Rebels recently swept inside Libya's capital. They're facing pockets of violent resistance from forces loyal to Colonel Moammar Gadhafi. To learn about the battle for Tripoli and what a post-Gadhafi era may mean for the region, host Michel Martin speaks with a representative of the Libyan Transitional National Council and Al Jazeera International's Washington Bureau Chief.
The Obama administration is planning to review about 300,000 illegal immigration cases and prioritize deportations of undocumented individuals with criminal records. Those who haven't committed crimes may be allowed to apply for work permits in the U.S. Host Michel Martin discusses the new policy rule with Rep. Charles Gonzales (D-Texas), who chairs the Congressional Hispanic Caucus, student Mario Perez, and his attorney Sarah Monty.
Andy Coulson, formerly editor of the tabloid News of the World, and later David Cameron's director of communications, speaks on a mobile phone in London on April 13, 2010. London police arrested Andy Coulson on July 8 in relation to Britain's tabloid phone-hacking scandal.
Credit Oli Scarff / AP
Britain's phone hacking scandal took another sharp turn today, after the BBC reported that a former editor at News of the World received payment from News International, even after he took a job as the Prime Minister's top press aide.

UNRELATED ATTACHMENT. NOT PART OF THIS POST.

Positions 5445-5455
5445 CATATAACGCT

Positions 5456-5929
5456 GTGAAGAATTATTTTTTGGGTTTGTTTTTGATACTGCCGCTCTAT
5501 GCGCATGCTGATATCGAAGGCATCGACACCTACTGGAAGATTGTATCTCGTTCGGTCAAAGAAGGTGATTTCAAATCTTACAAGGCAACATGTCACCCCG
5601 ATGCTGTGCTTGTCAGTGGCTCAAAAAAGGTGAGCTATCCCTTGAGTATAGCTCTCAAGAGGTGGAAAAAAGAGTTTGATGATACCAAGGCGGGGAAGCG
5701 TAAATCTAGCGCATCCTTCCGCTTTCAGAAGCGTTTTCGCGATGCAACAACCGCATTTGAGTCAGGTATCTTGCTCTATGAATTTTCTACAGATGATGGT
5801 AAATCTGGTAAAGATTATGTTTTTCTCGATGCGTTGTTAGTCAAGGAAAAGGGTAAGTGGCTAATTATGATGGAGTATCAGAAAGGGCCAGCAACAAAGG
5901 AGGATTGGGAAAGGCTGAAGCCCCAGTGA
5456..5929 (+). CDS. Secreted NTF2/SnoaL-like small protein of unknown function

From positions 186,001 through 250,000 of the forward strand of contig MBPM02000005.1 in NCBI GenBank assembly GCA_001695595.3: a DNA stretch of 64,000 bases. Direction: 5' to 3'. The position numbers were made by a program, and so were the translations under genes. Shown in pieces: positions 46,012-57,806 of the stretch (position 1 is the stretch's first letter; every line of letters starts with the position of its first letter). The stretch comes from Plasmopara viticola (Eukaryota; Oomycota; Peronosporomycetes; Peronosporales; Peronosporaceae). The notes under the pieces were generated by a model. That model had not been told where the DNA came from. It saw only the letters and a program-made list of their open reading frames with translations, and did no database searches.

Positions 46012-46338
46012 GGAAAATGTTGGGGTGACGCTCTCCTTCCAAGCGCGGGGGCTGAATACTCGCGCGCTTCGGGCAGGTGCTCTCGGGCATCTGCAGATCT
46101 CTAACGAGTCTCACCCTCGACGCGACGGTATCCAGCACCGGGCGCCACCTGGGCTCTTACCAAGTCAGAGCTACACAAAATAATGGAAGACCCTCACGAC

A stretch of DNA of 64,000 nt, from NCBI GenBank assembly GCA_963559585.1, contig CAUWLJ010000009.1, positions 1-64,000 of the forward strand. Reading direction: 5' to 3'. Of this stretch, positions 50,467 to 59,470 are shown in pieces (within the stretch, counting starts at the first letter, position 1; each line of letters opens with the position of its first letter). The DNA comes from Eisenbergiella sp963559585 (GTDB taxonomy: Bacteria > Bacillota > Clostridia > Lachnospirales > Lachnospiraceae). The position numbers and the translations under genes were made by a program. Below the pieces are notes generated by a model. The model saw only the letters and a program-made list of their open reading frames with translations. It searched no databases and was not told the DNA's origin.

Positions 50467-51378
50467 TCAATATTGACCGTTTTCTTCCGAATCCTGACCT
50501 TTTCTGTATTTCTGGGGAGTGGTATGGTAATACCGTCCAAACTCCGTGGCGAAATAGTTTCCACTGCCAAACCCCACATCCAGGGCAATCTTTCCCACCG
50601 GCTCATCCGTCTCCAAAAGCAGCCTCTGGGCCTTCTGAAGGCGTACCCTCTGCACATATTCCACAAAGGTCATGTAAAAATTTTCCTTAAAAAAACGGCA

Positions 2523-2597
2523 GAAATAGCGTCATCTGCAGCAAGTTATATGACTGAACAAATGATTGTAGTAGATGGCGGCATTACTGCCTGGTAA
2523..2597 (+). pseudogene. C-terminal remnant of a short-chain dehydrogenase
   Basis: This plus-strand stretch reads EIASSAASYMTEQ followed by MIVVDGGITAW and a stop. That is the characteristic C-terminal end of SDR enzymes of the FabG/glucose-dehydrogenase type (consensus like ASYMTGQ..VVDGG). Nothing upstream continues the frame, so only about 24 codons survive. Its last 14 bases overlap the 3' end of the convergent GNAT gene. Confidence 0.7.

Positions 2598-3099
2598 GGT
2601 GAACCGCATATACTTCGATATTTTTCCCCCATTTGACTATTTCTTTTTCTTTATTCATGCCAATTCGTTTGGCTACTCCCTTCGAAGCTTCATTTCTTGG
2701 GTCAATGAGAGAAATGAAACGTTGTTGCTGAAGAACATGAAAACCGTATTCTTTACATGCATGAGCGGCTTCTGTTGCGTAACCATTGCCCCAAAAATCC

Clyde Jackson (right) poses for a photo with his son, Clyde Jr., outside their new two-bedroom apartment in Greenbelt, Md. Jackson lost his three-bedroom home to foreclosure in December.
Credit Alex Kellogg / NPR
When Clyde Jackson's wife took a $6 hourly pay cut several years ago, it was the beginning of his rapid descent from two-time homeowner to renter in an apartment complex in the working-class Washington, D.C., suburb of Greenbelt, Md.
Jackson, 51, is an African-American father of three who works for a local government sanitation agency. In December, he lost a three-bedroom brick home to foreclosure. He purchased the house for $245,000 in 2004.
The Martin Luther King Jr. Memorial opened to the public on Monday. It will be officially dedicated on Sunday.
Credit Allison Keyes / NPR
Master Sculptor Lei Yixin and Harry Johnson, president and CEO of the Martin Luther King Jr. National Memorial Project Foundation, stand at the base of the 30-feet-tall sculpture at the new King memorial.
Credit Chip Somodevilla / Getty Images
The thousands of visitors at the Martin Luther King Jr. Memorial in Washington this week will reflect on the controversial likeness of the man, his legacy and the significance of the first nonpresident — and first African-American — immortalized on the National Mall.
But most of them probably won't know who built it.